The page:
So my first impression of Argentina is that there is a lot to do! I didn’t get settled into the hotel until about 9pm. So I opted for dinner in the hotel and decided to take the night to figure out how I could get the most out of my time in the city.
There are tour options galore. Like literally, walking tours, biking tours, hotel tours, graffiti tours, eating tours, wine tours, you name it. After a bit of research, I opted for a less expensive bus tour offered by the hotel. The cost was less than the equivalent of $20 USD, offered a hotel pick up and drop off, as well as an English speaking guide. The tour was only 3-4 hours, so I figured it would give me time to see the city at a glance and then spend the following day focusing on the places not covered on the tour or places that I saw that I wanted to go back to…
So just to be clear, these hotels and companies have this hustle down. There were definitely multiple hotel operated bus tours roaming around the city that day.
Despite this, I would highly recommend this to others. The price was unbeatable compared to the other tours. I felt like I got a good layout and brief history of the city, and there were about 3 or 4 stops (ranging from 20-30 minutes) that allowed us to get off the bus, snap pictures, and walk around.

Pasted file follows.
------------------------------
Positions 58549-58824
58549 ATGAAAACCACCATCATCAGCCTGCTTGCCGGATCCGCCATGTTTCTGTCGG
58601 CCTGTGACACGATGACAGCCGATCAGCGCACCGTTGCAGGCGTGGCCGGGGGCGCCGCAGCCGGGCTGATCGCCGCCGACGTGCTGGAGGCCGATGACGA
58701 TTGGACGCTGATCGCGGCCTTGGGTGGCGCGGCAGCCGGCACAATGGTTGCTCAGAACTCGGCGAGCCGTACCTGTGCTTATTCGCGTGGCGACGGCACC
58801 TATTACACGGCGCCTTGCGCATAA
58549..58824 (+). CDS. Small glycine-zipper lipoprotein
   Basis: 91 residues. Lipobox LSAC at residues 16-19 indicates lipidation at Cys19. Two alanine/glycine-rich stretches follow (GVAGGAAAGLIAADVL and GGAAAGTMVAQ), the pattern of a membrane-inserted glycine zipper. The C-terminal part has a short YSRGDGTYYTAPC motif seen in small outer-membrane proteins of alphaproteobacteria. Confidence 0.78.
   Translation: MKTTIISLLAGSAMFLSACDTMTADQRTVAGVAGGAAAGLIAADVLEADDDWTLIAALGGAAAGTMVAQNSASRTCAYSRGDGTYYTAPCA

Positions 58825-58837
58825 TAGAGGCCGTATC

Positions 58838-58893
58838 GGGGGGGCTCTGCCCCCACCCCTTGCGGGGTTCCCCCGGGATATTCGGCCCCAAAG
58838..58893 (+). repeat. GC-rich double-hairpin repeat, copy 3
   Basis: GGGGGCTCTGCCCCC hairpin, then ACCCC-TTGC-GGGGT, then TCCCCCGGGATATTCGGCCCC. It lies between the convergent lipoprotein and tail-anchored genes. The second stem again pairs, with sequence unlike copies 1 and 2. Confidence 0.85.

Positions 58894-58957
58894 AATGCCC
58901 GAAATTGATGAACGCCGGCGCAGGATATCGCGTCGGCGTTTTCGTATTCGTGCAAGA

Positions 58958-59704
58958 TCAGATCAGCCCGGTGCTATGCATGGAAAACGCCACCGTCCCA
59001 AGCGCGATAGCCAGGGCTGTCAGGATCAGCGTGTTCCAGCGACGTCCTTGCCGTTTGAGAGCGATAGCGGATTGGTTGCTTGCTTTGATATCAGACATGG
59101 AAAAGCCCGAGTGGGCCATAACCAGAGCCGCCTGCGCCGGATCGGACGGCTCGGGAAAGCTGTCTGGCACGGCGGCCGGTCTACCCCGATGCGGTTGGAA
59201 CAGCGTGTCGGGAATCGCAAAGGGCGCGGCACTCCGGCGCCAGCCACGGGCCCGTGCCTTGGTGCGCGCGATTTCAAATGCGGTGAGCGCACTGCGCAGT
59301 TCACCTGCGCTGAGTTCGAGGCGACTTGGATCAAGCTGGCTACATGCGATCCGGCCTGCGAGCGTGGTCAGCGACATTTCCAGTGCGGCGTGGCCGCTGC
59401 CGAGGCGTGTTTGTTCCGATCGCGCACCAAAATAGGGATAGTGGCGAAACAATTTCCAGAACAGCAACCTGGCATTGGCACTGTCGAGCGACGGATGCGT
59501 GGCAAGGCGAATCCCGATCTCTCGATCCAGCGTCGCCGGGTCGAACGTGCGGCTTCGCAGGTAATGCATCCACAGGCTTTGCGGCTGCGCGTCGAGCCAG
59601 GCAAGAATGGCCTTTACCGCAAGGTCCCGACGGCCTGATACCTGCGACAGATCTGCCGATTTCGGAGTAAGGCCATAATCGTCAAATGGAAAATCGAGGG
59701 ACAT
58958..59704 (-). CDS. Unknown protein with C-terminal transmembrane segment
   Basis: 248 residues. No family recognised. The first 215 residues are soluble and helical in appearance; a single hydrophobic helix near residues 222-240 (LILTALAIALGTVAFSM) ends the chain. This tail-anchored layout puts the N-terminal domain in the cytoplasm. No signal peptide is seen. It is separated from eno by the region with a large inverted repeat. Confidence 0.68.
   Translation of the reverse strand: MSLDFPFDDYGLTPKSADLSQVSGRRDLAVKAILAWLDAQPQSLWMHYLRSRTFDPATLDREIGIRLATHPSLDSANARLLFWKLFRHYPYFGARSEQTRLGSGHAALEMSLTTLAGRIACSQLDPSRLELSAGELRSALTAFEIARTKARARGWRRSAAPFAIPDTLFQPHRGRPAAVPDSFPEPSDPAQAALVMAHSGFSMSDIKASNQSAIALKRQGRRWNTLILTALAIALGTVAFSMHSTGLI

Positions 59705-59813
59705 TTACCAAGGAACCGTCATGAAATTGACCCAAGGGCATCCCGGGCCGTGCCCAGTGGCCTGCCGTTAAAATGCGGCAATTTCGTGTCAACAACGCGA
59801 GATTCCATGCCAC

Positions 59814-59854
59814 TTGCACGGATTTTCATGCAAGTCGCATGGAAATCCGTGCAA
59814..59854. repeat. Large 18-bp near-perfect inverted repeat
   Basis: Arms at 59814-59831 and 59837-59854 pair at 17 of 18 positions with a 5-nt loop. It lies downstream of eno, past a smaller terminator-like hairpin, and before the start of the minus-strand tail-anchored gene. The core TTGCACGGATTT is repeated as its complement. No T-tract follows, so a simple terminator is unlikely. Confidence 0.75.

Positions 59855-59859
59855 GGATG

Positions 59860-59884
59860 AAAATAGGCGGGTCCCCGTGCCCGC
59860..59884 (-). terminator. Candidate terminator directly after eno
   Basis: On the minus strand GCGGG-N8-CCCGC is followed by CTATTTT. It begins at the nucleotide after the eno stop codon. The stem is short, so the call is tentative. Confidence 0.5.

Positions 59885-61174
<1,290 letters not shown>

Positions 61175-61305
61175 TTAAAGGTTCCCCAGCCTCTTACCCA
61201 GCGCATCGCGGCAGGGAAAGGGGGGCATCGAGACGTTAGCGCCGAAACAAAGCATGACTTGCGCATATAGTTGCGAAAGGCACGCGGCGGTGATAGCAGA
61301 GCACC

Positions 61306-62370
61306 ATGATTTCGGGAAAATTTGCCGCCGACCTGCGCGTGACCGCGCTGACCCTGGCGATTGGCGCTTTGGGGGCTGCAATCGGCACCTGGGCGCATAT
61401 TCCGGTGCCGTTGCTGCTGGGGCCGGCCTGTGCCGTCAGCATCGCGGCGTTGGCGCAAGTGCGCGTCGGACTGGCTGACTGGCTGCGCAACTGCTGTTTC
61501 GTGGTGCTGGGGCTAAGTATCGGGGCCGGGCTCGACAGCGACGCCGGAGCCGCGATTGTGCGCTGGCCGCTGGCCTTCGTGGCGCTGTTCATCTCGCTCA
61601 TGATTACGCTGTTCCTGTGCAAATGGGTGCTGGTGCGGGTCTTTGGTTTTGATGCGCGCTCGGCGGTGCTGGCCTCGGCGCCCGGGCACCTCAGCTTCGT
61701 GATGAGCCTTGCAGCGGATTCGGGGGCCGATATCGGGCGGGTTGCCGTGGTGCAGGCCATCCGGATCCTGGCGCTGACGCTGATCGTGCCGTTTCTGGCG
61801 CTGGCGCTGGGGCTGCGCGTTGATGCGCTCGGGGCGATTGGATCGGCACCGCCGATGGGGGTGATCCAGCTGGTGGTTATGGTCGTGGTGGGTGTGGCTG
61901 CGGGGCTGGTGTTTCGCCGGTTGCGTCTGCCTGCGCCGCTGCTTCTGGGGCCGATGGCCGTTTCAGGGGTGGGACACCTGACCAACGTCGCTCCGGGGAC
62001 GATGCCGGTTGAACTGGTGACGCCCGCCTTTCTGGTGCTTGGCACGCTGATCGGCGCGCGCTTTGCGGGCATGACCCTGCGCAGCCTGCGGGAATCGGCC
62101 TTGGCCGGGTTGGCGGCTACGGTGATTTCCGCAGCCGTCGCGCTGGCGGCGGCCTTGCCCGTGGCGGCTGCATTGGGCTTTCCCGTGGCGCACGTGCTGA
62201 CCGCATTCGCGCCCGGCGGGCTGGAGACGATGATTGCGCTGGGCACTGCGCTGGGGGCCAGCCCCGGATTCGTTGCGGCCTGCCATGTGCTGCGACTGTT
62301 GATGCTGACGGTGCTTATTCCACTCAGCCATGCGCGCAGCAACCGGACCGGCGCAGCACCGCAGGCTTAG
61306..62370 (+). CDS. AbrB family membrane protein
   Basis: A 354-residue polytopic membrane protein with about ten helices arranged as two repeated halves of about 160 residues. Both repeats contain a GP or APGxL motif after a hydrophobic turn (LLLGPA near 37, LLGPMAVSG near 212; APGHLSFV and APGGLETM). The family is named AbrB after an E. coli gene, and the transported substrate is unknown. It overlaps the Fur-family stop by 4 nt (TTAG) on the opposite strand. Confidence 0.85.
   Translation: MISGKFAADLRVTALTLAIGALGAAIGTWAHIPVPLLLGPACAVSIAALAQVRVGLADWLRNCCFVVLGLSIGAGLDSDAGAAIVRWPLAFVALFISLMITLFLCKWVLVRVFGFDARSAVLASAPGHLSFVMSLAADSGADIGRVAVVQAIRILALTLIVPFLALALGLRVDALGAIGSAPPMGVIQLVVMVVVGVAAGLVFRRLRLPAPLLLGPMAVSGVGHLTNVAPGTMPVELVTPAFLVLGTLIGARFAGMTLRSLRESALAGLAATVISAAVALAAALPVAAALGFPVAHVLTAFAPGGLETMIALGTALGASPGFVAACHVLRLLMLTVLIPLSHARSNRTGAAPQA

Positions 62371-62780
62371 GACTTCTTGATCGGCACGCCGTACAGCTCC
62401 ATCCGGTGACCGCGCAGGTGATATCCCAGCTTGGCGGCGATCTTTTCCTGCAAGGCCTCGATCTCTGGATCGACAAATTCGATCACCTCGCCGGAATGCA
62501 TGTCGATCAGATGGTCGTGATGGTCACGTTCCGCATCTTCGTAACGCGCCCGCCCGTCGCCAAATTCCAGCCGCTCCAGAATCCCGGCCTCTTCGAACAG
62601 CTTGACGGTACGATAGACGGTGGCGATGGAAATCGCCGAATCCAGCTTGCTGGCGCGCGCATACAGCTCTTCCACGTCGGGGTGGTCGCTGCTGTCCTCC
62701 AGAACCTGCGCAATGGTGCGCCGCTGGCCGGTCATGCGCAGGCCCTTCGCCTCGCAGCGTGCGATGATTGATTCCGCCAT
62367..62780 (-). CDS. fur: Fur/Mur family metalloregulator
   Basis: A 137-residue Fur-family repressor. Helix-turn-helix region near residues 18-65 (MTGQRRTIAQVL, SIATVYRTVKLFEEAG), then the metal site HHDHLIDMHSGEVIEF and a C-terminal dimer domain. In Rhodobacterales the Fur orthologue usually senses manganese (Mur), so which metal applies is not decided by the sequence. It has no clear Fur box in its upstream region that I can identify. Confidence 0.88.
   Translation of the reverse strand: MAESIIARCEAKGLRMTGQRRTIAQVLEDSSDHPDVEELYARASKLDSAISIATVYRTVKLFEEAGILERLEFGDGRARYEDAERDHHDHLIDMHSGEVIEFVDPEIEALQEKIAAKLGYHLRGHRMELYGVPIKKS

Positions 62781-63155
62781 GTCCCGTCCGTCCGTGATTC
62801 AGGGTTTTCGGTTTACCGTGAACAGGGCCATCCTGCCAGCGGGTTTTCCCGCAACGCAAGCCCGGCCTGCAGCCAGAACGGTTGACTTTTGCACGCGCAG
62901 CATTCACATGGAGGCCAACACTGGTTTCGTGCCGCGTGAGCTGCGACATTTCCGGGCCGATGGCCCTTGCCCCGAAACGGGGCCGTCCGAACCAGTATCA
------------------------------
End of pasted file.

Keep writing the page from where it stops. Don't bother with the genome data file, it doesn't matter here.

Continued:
Overall, Buenos Aires is a beautiful city. Although very metropolitan, there is a lot of green space and several beautiful parks. There is a heavy French influence in some of the wealthier parts of town–which guides are clear that it is simply because rich Argentinians :just wanted to copy the French” according to our guide.
Of course the tour stopped by the main square–which is home to the Rosada Casa (Pink House)–also known as the Presidential Palace and the infamous location where Don and Eva Peron gave many of their speeches.
We drove through the beautiful neighborhoods of Recoleta, Palmero, and Rierto. These areas are definitely the areas with the heavy french influence, the most green space, and Alvear Avenue (referred to as the Paris of South America). This avenue boasts the first 5 star hotel in the country and is named after the Alvear family, a very prominent family involved in military, politics, and apparently also helped eliminate slavery in the country.
We drove through the city center, which is home to one of the largest streets in the world (the 9th of July Avenue–the date of the country’s independence). there are streets that are also parallel to ths avenue–but trying to cross–I mean, there must have been at least 16 lanes. The guide said the avenue was 140 meters wide… Crazy!!
We also rode through Puerto Moreno (which is the most modern and expensive part of the city and allegedly boasts rents upwards of the equivalent of $7,000 USD). The interesting thing about Puerto Moreno is that all of the streets are named after prominent Argentinian women. This area also boasts the Women’s Bridge.
But my favorite part of the tour: the LaBoca neighborhood. It was so fantastic, it deserves a separate post.
Overall the bus tour was well worth it. After the tour I decided to just do some walking around the city. The city is very walkable. The city has the Obelisco de Buenos Aires, that is very similar to the Washington Monument.
Actually, it looks just like the Washington Monument…
I stopped by the Beatles Museum (yes, there is a museum dedicated to the awesome rock band) and Corriender Street–the theater district. Corriender Street is very reminiscent of Broadway in New York..before Mayor Giuliani cleaned up the area…LOL.
The day was long and exhausting, but I realized that I really really like this place…